I was first introduced to vegetarianism through a group of spiritual/new age people I used to hang out with at university and their main argument was that meat affects your vibrations, as you consume all the negative feelings of the animal that you are eating. Needless to say I found that argument silly and I wasn’t convinced. Even after becoming vegan I was relatively angry at those people who used such silly arguments to promote vegetarianism, when there are so many serious and legitimate reasons for people to minimise their animal product consumption.

Around late 2011 I was introduced to the concept of veganism for the first time in my life by spending my recently graduated mostly unemployed free time on the internet following links one after the other. And I saw everything. I saw the posts. I saw the videos. I saw the death. I saw the suffering. I saw the factory conditions. And I was horrified. I was hugging my pillow and crying for days. I was emailing slaughterhouse videos to my mother begging her to not serve me meat again, only to hear that these things “only happen in America” and in Greece things are far more humane. Regardless, I started firmly believing that it was wrong of me to use and abuse any animal for my own personal pleasure. Plus, there was another big motivator: according to the internet if I became a vegan I would magically lose all the extra weight that I hated and was bullied of for all my life, the weight which, at the time, embodied everything that I hated about myself and everything that differentiated me from other people (pffff… yeah. One topic at a time). So I made a decision: after the Christmas holiday is over (because I considered it to be impossible for me to tell my parents that I am not going to eat turkey at Christmas) I would go vegan. And I did. And it lasted. For a month…

And here is the vicious circle of my eating habits as manifested by my efforts to “go vegan” and stay vegan.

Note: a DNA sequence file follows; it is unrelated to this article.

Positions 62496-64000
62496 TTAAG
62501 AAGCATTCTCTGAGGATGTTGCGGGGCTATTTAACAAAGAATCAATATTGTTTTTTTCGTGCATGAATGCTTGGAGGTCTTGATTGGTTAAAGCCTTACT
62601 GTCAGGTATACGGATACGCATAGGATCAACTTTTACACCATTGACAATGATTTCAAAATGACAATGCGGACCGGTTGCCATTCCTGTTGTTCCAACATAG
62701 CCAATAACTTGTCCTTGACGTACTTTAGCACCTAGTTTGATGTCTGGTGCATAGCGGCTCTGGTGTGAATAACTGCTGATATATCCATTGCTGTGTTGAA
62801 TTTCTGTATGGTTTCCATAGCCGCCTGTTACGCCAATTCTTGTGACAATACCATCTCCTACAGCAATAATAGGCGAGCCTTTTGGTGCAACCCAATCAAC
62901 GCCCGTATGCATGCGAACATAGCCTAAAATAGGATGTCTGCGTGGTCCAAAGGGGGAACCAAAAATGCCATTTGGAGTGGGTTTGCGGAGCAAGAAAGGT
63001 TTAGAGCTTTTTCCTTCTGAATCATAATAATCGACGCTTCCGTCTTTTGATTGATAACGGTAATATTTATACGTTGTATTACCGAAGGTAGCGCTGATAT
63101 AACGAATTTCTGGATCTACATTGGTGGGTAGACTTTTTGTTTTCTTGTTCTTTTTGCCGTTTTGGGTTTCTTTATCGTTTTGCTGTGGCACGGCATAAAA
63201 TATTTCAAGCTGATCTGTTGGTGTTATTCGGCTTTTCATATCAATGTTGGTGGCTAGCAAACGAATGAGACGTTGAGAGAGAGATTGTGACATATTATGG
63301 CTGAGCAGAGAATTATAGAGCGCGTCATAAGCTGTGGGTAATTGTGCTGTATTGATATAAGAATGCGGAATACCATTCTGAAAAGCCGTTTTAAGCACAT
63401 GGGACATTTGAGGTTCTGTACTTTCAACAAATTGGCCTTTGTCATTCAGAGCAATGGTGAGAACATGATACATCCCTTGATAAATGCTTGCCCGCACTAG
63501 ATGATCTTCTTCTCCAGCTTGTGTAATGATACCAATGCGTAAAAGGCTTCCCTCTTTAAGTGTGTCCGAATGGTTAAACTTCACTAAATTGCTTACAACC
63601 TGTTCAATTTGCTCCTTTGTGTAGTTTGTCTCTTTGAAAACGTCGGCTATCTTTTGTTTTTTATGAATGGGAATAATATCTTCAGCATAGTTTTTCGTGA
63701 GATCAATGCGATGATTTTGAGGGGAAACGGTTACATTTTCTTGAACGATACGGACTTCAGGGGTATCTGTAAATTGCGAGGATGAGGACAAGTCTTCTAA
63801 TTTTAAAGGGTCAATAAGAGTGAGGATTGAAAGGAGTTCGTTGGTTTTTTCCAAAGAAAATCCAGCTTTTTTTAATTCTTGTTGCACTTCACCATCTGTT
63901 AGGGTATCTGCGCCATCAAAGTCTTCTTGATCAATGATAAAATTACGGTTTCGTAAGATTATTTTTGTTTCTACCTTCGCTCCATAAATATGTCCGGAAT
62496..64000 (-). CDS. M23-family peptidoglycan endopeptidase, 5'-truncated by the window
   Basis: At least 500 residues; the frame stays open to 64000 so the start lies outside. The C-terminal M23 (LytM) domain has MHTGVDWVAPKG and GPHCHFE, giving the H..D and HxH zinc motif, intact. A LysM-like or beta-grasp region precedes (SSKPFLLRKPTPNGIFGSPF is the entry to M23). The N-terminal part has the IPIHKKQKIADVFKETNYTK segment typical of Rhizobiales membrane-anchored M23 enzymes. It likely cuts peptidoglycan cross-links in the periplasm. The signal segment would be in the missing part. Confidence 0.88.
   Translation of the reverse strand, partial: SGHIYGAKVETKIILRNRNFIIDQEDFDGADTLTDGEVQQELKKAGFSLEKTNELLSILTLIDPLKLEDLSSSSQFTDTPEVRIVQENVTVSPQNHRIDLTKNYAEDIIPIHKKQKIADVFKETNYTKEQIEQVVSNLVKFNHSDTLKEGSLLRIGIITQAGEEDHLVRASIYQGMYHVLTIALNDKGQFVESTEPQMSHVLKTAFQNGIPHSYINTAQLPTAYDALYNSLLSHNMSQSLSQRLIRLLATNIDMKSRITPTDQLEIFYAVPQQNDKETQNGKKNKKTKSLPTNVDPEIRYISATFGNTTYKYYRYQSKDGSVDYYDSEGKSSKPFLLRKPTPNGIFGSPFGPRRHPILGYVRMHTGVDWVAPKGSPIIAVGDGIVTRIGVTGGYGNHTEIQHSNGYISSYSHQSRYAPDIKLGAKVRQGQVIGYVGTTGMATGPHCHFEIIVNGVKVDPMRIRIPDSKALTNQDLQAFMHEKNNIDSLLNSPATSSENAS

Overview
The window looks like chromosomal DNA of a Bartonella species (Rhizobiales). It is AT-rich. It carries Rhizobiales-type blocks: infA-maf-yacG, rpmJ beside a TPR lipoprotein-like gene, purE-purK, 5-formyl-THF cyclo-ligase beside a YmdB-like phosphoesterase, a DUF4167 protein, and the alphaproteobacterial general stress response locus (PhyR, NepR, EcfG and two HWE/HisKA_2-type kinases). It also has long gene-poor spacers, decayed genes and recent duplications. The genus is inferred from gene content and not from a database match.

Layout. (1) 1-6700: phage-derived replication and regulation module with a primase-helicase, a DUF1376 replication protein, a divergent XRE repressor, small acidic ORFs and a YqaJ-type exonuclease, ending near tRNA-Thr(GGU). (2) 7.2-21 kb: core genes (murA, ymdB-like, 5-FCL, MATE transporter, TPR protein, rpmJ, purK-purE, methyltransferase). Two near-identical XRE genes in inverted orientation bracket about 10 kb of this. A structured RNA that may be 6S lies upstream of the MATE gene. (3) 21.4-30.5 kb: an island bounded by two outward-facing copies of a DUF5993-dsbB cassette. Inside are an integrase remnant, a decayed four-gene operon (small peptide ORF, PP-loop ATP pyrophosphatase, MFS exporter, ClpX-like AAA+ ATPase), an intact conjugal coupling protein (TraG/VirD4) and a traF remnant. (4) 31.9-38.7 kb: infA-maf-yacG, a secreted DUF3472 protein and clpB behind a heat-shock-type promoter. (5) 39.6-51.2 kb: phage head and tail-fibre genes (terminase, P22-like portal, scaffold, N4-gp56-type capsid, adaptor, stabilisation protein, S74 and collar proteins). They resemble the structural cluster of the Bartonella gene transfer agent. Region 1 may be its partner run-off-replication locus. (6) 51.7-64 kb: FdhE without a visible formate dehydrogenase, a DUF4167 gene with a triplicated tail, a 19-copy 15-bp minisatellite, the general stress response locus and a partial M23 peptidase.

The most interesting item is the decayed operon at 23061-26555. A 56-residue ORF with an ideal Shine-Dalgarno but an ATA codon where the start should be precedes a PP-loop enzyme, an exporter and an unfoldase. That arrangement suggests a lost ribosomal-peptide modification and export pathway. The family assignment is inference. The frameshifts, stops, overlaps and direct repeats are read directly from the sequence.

• Buying lots of vegan food and filling up the fridge
  • Cooking with the vegan ingredients and trying very hard to manage food planning on top of every other aspect of my life.
  • Having my anxiety taking over my life (as it often did and does) and failing to manage any aspect of life, let alone my food consumption.
  • Failing at eating a vegan diet, feeling like a horrible person, eating my feelings away and feeling even worse about it.

There are a lot of things that veganism made me realise about my eating habits.

I realised that one of the few ways I have to control my anxiety is eating. The other one is self-harming. I know this is going to be a controversial opinion but I consider (superficial) self-harming (aka cutting myself on the arms/wrists with a razor) to be the healthier option, because it makes more sense to me to damage my body “cosmetically” in ways that are going to be easy to heal than damaging in internally in ways that are probably be more harmful in the long term. But the problem with it is that it leaves scars. Scars that other people can see. Scars that are going to tell people things and scars that people are going to make assumptions about, assumptions you don’t want to necessarily want them to make because it feels like inviting them into your problems, even unintentionally. With eating, nobody can see you do it. You can sit alone in your room and eat to your heart’s content whatever you want and then wash your hands, brush your teeth and, unless you have been consuming whole bulbs of garlic one after the other, nobody will ever know what you did.